About fifty or sixty persons came to the class. It was announced that future classes would be held in the home of Mr. and Mrs. Ward B. Hasey in West Somerville. Being in the suburbs, the location was not convenient for the Boston public. The first class in West Somerville, by my recollection, was attended chiefly by curiosity seekers and self-appointed spiritual authorities. There were possibly only four sincer seekers of divine knowledge: Dr. M. W. Lewis and his wife Mildred, Mr. Auclair, Mrs. Alice T. Hasey, to whom Swamiji later gave the name of Sister Yogmata, and myself. The classes in West Somerville were continued for about one year, and the number of members grew to not more than twenty.

The following year the classes were held in Boston at Jordan Hall, where Swamiji also lectured on Sundays, and class attendance began to increase. However, on one occasion the entire audience consisted of two persons: I was one and other was Mr. Auclair. This is how it came about.

I had been out on strike with other construction company workers for seventeen weeks, staying in a camp where I had been offered shelter by a man for whom I had done a favor some months before. I had had only enough money to carry me for two or three months, but I missed not a one of Swamiji’s classes. The topic of each Sunday lecture or weekday class was advertised in the newspapers. The subject that week was an interesting one, but I didn’t have the railroad and bus fare to take me to the hall in Boston.

That day I was out digging for clams when a man came along looking for some. I sold him what I had collected and then had enough money to trainfare to Boston. My “customer” offered to drive me to the railroad station so that I could reach the city on time. I arrived with three hours to spare, and walked to Jordan Hall to save carfare. I reached the classroom quite early, about two hours ahead of the lecture. It was hot and muggy, and on the horizon I noticed a streak of dark clouds. About one hour later I thought I heard distant thunder; an electrical storm was drawing near. Mr. Auclair arrived, and because of the oncoming storm we wondered if the lecture might be canceled. Finally the downpour began, and no others showed up for the class. Swamiji arrived at seven o’clock sharp, and when he noticed that we two were the only ones present, he said: “The faithful have come. Even if there is only one student left, I will preach!”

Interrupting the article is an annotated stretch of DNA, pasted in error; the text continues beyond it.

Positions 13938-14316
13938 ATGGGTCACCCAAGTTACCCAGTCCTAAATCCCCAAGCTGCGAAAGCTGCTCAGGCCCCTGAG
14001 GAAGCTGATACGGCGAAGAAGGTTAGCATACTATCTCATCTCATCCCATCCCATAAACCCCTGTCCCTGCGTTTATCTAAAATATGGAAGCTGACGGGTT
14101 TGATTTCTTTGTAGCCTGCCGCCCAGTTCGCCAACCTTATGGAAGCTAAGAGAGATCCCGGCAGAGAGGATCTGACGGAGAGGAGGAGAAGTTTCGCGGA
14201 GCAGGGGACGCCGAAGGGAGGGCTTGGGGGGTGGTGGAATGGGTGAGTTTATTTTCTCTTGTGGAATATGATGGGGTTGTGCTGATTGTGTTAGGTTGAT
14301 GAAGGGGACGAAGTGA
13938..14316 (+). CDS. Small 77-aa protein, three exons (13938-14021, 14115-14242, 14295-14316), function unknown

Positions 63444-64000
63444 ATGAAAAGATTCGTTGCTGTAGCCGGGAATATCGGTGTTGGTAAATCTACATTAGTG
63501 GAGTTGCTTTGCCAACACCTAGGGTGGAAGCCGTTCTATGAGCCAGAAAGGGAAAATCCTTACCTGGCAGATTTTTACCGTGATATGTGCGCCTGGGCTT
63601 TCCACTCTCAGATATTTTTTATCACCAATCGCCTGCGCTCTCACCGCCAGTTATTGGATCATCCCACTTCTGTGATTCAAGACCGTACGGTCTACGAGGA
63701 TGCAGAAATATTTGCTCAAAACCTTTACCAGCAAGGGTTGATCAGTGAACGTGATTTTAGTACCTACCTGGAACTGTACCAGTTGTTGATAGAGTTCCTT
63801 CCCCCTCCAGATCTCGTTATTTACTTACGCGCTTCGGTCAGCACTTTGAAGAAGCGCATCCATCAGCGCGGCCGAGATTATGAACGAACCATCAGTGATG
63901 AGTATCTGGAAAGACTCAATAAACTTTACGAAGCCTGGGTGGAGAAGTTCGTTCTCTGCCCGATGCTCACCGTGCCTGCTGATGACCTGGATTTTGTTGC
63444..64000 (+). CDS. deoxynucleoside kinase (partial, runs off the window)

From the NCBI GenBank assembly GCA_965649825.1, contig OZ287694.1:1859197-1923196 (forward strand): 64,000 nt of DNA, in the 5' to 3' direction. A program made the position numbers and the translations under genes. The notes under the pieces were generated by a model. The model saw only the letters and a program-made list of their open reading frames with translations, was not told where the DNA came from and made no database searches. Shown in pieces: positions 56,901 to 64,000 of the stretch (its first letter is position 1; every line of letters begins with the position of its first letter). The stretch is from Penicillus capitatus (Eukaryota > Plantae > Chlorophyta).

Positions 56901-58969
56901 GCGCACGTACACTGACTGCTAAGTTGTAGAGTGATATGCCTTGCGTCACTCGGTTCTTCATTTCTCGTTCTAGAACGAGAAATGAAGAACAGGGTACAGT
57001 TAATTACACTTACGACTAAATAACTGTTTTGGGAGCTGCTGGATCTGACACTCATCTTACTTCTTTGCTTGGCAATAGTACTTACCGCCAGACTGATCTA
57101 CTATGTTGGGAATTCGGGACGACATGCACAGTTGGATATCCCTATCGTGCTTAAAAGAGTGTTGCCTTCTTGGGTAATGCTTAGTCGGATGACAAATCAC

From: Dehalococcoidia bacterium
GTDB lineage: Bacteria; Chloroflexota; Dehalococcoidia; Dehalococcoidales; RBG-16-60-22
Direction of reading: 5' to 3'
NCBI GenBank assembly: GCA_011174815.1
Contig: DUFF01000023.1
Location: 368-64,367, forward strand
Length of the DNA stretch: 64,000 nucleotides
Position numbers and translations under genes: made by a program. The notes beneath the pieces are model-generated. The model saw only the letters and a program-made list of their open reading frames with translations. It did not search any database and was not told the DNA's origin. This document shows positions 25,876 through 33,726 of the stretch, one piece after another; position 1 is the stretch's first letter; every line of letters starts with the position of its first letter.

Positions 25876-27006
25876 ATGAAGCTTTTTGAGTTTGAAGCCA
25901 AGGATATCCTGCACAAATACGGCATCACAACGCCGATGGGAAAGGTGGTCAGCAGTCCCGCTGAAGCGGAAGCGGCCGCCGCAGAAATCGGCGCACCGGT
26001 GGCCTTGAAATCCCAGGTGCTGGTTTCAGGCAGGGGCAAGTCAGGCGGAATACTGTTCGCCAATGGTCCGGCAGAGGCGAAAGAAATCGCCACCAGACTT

He picked up the Bhagavad-Gita and, looking at me, he said: “I can teach you this book in three years. In that time, through intellect and perception, you can understand the fundamentals of its teachings. Or I can teach you this book in twelve years. In that time, if you follow religious training, you will have many proofs of the truth. Or I can teach you this book in one hundred years; and what I would teach you then, THAT I have experienced and realized.”

The storm grew intense. I glanced through the windows; there were no lights to be seen. The whole of Boston was without electricity. Swamiji began the prayer that always preceded the meetings. Usually it lasted an average of two minutes; but this night Swamiji continued to pray silently for a long time. I had my eyes closed, but after a while I opened them. There was a glow in the room and it was growing stronger. I looked at the Master. His facial features had disappeared in a shining light of extremely intense colors, which lit up the whole room. Then the electric lights came on. The sacred experience was over.